El Camino Real is a long, straight, busy road that, just like Soroksári Road connecting Budapest to its southern suburbs along the Danube, links San Francisco to the towns on the Peninsula.
But “long,” “straight,” “busy,” “road” and so many other concepts have completely different physical and cultural meanings here. So adaptation can easily eat up the first few weeks of a foreigner’s visit. A strange encounter on El Camino became a symbol of this adaptation process for me.
I had just finished jujitsu training late one night and was about to head home from campus. I was on my bike but my front and rear bike lights were comfortably sitting at home. I live half a mile from campus, so really do not need them. That is how my self-reassuring reasoning went – until I approached the pedestrian crossing at the intersection on El Camino and realized that the traffic lights were not working. Biking in the dark without lights can be fun until you have to cross eight lanes and make yourself noticed to a couple of hundred car drivers hurrying to get home from work.
Cynicism and mistrust bred by history
In Central Europe and most of the Balkans, this challenge is mission impossible. Drivers there simply don’t stop for bikers or pedestrians, and in the highly unlikely event somebody finally stops, one cannot be sure that the car in the second lane will do the same. People usually feel safe only if there is no car in sight. They usually wave drivers to pass and dare to cross only if everything is clear. It’s good to prepare with enough food and drink for a couple of hours’ wait.
Confidence there is low. Opinion polls show that seven of 10 Hungarians will never trust a fellow citizen.
So, there I was on El Camino with my old European experiences. I was grabbing my phone, ready to pass the time checking emails, maybe watch video excerpts from the first presidential debate – or, tweet for help.
But literally 10 seconds after I arrived at the intersection, the traffic simply halted. First on my left, then on my right. For me and only me. I crossed silently – grasping the significance of the moment, nodding thankfully and somewhat awkwardly to the unknown drivers. I was thinking that Moses must have felt the same way after successfully dividing the Red Sea. If I were Paulo Coelho, the famous Brazilian novelist, I would use this event as the pivotal moment of my new spiritual book. (The Californian El Camino Real originally linked missions dispersed along the Peninsula. And the most famous pilgrimage route in Spain bears the same name in popular language. )
Busted: European stereotypes of Americans
With all due respect to everything spiritual, this incident is, for me, more significant from an earthly and human aspect: I believe traffic situations are generally reflective of a culture’s social interactions. And to me, this incident proves how European stereotypes of Americans as individualistic, egoistic and competitive are misleading.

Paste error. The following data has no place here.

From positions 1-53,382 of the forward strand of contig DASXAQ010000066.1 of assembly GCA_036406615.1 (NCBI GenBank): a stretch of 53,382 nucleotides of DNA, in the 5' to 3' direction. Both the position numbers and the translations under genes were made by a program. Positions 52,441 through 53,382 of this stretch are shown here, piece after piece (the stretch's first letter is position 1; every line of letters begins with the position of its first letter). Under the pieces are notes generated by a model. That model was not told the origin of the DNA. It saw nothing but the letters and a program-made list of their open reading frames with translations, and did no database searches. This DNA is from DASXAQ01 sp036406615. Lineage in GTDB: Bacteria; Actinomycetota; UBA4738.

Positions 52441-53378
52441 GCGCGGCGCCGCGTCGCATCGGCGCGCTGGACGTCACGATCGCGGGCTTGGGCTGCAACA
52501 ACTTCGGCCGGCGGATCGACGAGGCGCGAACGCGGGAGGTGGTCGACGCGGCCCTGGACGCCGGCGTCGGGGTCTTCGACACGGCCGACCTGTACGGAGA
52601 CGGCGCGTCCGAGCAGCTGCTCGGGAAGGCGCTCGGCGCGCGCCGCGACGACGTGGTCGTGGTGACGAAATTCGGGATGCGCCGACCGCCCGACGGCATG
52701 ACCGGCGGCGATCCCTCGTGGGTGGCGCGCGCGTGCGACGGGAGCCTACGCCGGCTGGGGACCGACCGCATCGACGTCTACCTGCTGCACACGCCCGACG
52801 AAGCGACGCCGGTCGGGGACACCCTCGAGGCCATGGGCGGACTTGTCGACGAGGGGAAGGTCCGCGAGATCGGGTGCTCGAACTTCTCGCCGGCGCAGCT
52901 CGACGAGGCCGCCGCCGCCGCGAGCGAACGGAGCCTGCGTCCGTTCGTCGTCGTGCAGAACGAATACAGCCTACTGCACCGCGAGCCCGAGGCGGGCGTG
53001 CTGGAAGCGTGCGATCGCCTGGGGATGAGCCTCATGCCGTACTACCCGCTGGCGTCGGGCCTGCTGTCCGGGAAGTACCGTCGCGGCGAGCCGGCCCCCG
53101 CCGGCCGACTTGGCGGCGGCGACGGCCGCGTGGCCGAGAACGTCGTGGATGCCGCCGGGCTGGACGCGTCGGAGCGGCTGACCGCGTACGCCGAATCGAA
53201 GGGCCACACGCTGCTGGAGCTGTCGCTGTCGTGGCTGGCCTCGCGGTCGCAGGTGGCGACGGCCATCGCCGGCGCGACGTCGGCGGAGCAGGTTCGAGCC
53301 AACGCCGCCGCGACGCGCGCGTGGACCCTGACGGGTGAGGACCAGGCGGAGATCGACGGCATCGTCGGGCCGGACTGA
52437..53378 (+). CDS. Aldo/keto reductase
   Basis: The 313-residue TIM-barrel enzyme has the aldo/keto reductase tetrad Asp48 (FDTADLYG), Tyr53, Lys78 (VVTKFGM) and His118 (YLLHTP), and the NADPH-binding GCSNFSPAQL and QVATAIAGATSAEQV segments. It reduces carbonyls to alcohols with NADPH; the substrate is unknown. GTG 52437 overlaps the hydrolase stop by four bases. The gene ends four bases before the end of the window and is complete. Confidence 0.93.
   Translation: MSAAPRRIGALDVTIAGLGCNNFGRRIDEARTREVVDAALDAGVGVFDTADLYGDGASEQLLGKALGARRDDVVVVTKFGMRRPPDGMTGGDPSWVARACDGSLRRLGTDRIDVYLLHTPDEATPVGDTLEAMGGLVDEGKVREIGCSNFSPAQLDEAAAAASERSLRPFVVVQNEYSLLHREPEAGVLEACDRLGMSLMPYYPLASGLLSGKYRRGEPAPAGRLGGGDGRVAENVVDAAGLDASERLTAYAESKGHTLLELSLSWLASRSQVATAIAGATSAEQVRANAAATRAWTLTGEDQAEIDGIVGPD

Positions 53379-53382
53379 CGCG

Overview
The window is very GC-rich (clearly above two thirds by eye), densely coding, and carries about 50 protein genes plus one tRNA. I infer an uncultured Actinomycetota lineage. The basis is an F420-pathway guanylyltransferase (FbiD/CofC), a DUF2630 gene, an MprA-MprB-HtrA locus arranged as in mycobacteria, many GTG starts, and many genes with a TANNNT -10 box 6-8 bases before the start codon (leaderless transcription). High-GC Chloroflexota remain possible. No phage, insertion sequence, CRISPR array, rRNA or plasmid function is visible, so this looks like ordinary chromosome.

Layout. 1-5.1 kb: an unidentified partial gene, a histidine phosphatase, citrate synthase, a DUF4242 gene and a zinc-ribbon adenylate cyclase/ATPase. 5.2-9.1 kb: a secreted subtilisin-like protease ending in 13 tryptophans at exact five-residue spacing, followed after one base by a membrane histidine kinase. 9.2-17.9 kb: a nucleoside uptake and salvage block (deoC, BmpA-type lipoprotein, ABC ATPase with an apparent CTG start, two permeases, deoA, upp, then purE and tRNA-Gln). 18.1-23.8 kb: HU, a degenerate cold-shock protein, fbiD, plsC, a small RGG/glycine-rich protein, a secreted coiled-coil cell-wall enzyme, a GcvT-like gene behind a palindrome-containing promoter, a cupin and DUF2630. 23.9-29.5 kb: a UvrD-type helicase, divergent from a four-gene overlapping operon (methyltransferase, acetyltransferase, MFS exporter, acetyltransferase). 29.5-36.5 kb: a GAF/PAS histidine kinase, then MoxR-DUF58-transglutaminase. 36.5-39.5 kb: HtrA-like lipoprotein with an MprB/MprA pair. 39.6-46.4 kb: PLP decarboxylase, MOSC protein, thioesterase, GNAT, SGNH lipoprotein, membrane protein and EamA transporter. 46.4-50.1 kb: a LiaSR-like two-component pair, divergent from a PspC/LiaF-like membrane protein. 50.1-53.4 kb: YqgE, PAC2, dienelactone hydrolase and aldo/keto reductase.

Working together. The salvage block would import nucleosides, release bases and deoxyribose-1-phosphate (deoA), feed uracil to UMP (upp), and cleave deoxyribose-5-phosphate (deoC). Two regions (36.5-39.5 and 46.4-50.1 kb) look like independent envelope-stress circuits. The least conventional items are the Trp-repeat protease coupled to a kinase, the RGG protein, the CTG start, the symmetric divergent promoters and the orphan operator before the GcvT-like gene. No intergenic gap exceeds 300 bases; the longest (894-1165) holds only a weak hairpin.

While this culture is, in fact, based on competition, achievement and individualism (it is enough to enter a Stanford Graduate School of Business class to see that), it is at the same time utterly cooperative and much more inclusive than one would think. Sometimes, in fact, the degree of trust is staggering in European, and especially Eastern European, eyes.
Just another example, from Stanford, one of the most prominent universities in the world: Since its very foundation, it has maintained an honor code in which students agree not to cheat, and professors don’t monitor exams. In fact, during my first test here the professor did something unimaginable in my country: she left the classroom. And nobody cheated.
In the society I come from, mutual mistrust is the norm. A history of revolution, occupations, changes of regimes, world wars, fascism and communism painfully taught my compatriots not to trust institutions, states, written rules, laws or anybody outside the closest family circle. Survival was literally most often guaranteed through tricks, cheating and misleading others. In this atmosphere, exams at universities are a battlefield in which students are ever perfecting their cheating weapons and professors ever developing their defense arsenal.
Within the first two weeks of my yearlong stay here at Stanford, I saw another European view of Americans reduced to shallow and cynical.
Europeans often describe Americans as ever happy, ever optimistic and ever smiling. Europeans believe American optimism and cheer is “fake” and “empty,” that “honest” Europeans only smile when they are “truly” happy and, of course, always in a very meaningful way.
The difference a smile can make
What I found is that a smile and positive approach to everybody and everything is not at all empty, in the sense that it has its purpose. Encouragement nurtures creativity, and creativity fosters innovation. Now I understand why Silicon Valley is so successful. The general rule here is: Try not to say “Yes, but!” Better to say “Yes, and!” You hear it in every class from business to creative writing.
I have never felt more Central European, cynical and incredulous than when I was again and again in several classes encouraged not to use “yes-but” sentences. I can hear my skeptical European friends saying: “That is also sooooo American!”)
And you know what? Try to say something starting with “yes-and” instead of “yes-but,” and you will find out how much more difficult it is. Discouraging is always easier.
I can hear them grumbling that I have already been contaminated by this bug of American optimism. So here is an “old-worldly” counter to my newfound optimism. (Our American readers can skip this part.) The other day, another Knight fellow’s bike was stolen – a cruel, egotistical and very individualistic act. Only some explicitly negative words can be applied.